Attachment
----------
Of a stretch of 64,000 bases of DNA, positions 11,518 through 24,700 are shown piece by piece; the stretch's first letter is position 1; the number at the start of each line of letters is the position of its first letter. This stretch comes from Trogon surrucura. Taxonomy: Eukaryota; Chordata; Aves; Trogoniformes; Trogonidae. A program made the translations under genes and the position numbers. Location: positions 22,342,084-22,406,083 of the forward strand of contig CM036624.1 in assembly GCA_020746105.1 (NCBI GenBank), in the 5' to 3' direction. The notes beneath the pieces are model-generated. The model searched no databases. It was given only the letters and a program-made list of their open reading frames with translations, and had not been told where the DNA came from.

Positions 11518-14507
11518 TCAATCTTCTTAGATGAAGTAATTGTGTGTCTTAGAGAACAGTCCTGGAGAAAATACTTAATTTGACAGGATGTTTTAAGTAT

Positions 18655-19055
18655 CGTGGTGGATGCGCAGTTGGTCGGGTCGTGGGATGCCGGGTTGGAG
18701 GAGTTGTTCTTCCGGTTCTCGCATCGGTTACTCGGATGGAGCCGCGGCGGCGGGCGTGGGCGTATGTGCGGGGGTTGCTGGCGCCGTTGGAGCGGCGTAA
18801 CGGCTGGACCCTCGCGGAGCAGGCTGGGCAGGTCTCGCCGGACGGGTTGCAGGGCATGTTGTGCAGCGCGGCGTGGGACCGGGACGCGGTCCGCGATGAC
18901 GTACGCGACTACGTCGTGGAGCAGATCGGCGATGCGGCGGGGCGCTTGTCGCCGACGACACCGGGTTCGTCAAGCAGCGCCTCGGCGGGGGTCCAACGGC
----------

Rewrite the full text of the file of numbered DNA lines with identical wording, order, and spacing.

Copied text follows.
Of a stretch of 64,000 bases of DNA, positions 11,518 through 24,700 are shown piece by piece; the stretch's first letter is position 1; the number at the start of each line of letters is the position of its first letter. This stretch comes from Trogon surrucura. Taxonomy: Eukaryota; Chordata; Aves; Trogoniformes; Trogonidae. A program made the translations under genes and the position numbers. Location: positions 22,342,084-22,406,083 of the forward strand of contig CM036624.1 in assembly GCA_020746105.1 (NCBI GenBank), in the 5' to 3' direction. The notes beneath the pieces are model-generated. The model searched no databases. It was given only the letters and a program-made list of their open reading frames with translations, and had not been told where the DNA came from.

Positions 11518-14507
11518 TCAATCTTCTTAGATGAAGTAATTGTGTGTCTTAGAGAACAGTCCTGGAGAAAATACTTAATTTGACAGGATGTTTTAAGTAT

Positions 18655-19055
18655 CGTGGTGGATGCGCAGTTGGTCGGGTCGTGGGATGCCGGGTTGGAG
18701 GAGTTGTTCTTCCGGTTCTCGCATCGGTTACTCGGATGGAGCCGCGGCGGCGGGCGTGGGCGTATGTGCGGGGGTTGCTGGCGCCGTTGGAGCGGCGTAA
18801 CGGCTGGACCCTCGCGGAGCAGGCTGGGCAGGTCTCGCCGGACGGGTTGCAGGGCATGTTGTGCAGCGCGGCGTGGGACCGGGACGCGGTCCGCGATGAC
18901 GTACGCGACTACGTCGTGGAGCAGATCGGCGATGCGGCGGGGCGCTTGTCGCCGACGACACCGGGTTCGTCAAGCAGCGCCTCGGCGGGGGTCCAACGGC